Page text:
The Bolivian Andes

The first major expedition undertaken – climbing Huayna Potosi and Illimani, both of which are over 6,000m, in Bolivia, with additional climbs up slightly smaller mountains like Pequeno Alpamayo. Exhausting – literally a journey that left us breathless, with the extreme altitude really taking its toll on us even as we arrived into La Paz, which rests at 3,600m. A great learning experience, giving us true ideas of how tough we could expect things to be with future journeys.

Landing in La paz…

…already left us breathless. This was our first time above 2,000m, so flying up from Sao Paulo to 3,600m in this city was already a challenge. Natalia even momentarily passed out the first night. We gave ourselves plenty of time to acclimatise, however, before the main expedition started – able to enjoy a ride along the “death road” and then get to the Salar de Uyuni, where we also managed to see the Train Cemetery. Quite an amazing country, though eventually the time came for us to meet the team who would be joining us on the climbs ahead.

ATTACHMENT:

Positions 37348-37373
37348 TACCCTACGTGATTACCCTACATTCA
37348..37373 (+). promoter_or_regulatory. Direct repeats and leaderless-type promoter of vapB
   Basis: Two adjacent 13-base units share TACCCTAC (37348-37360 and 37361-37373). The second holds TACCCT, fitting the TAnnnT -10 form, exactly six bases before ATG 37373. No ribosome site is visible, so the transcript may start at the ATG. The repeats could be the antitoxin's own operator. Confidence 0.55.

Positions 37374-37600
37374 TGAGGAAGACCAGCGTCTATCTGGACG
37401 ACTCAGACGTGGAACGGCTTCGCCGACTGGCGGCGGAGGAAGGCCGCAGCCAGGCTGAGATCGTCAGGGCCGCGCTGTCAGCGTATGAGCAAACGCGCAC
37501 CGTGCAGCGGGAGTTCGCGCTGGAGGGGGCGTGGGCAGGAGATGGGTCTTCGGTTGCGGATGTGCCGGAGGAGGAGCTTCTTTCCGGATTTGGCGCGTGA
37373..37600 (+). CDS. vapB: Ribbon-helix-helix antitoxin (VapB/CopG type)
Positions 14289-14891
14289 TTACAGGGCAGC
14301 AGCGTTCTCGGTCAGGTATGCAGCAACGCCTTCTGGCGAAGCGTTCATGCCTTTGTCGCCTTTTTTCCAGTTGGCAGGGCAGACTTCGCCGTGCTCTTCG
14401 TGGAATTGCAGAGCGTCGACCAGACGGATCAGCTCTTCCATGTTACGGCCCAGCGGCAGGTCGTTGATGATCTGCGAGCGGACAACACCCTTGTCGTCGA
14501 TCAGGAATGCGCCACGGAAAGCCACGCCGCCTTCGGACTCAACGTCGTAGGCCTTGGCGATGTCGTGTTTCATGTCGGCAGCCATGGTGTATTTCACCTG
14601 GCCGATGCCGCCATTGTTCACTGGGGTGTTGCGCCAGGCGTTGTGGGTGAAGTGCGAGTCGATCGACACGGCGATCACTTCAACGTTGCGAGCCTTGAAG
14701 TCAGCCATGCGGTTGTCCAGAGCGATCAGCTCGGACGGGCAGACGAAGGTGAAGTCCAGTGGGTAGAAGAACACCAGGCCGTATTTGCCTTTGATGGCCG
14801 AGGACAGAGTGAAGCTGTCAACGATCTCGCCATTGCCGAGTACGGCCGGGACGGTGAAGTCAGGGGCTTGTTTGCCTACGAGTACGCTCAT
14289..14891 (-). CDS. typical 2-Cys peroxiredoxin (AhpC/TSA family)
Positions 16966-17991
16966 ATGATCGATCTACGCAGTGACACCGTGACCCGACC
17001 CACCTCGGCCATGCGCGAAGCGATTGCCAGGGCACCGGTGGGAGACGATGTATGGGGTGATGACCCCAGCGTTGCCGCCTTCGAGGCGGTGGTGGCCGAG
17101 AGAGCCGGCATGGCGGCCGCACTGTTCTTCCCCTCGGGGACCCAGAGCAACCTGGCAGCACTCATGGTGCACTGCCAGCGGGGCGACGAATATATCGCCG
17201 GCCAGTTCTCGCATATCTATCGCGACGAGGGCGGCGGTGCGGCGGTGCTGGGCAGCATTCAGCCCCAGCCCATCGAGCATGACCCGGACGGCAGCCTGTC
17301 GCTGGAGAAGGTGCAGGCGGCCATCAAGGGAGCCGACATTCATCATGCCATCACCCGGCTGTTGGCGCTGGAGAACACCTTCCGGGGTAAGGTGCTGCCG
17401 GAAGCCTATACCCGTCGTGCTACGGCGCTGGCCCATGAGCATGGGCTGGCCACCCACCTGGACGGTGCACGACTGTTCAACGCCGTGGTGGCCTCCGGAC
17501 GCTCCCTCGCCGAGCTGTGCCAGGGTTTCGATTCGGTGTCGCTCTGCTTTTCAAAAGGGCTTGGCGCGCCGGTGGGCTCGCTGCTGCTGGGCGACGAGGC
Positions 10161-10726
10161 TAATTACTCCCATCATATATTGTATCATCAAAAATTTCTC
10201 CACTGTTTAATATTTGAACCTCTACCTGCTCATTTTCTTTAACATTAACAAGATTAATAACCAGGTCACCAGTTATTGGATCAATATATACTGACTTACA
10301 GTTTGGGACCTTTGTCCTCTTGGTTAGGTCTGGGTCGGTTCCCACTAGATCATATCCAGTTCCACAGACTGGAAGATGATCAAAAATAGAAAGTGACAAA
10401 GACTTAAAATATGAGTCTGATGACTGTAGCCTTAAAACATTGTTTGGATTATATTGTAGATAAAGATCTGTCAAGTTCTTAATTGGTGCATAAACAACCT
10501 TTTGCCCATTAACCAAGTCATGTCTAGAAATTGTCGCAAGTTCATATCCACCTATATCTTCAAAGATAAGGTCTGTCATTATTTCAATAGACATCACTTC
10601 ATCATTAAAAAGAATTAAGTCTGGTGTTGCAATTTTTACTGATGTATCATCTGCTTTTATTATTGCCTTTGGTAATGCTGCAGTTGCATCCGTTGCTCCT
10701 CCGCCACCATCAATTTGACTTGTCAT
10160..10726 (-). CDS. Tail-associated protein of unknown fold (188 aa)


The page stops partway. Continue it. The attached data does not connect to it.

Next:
At the first base camp we went to, at Pequeno Alpamayo, I got pretty sick; we thought it might be altitude, though I felt it was different… very sudden; stomach issues and vomiting… not nice! but then the day after guide and two other people came down with the same symptoms, so camp wasn’t too pleasant. We figured that it was some kind of food poisoning. Eventually we recovered, but just as we did, Natalia (who had been on antibiotics beforehand because of an infected cut after falling from her bike) came down with it and she took longer to recover, so the rest of the time there wasn’t so enjoyable for her.

We managed to head up the mountains though, and the experience was exhausting and terrifying. Am not so great with heights, and going up the knife edge ridge to the summit of Huayna Potosi, with near vertical drops of hundreds of metres either side of the narrow path, was quite… dizzying! This coupled with the altitude made progress so very slow as every step seemed to take an eternity. That ridge, which is around 400metres or so… must have taken us about an hour to get to the summit.

Illimani presented the greatest challenge, however, and I still feel regret and annoyance on thinking about it. The guide got us up two hours too late and progress again seemed to be so slow; so slow that we had to turn back about 300m below the summit. Very disappointing and I still think about whether we could have made it had we got up when we should have got up. I do think it would have made a difference. But ah well… the mountain will always be there (though the snow might be slightly reduced), so it is better that we didn’t push it too far.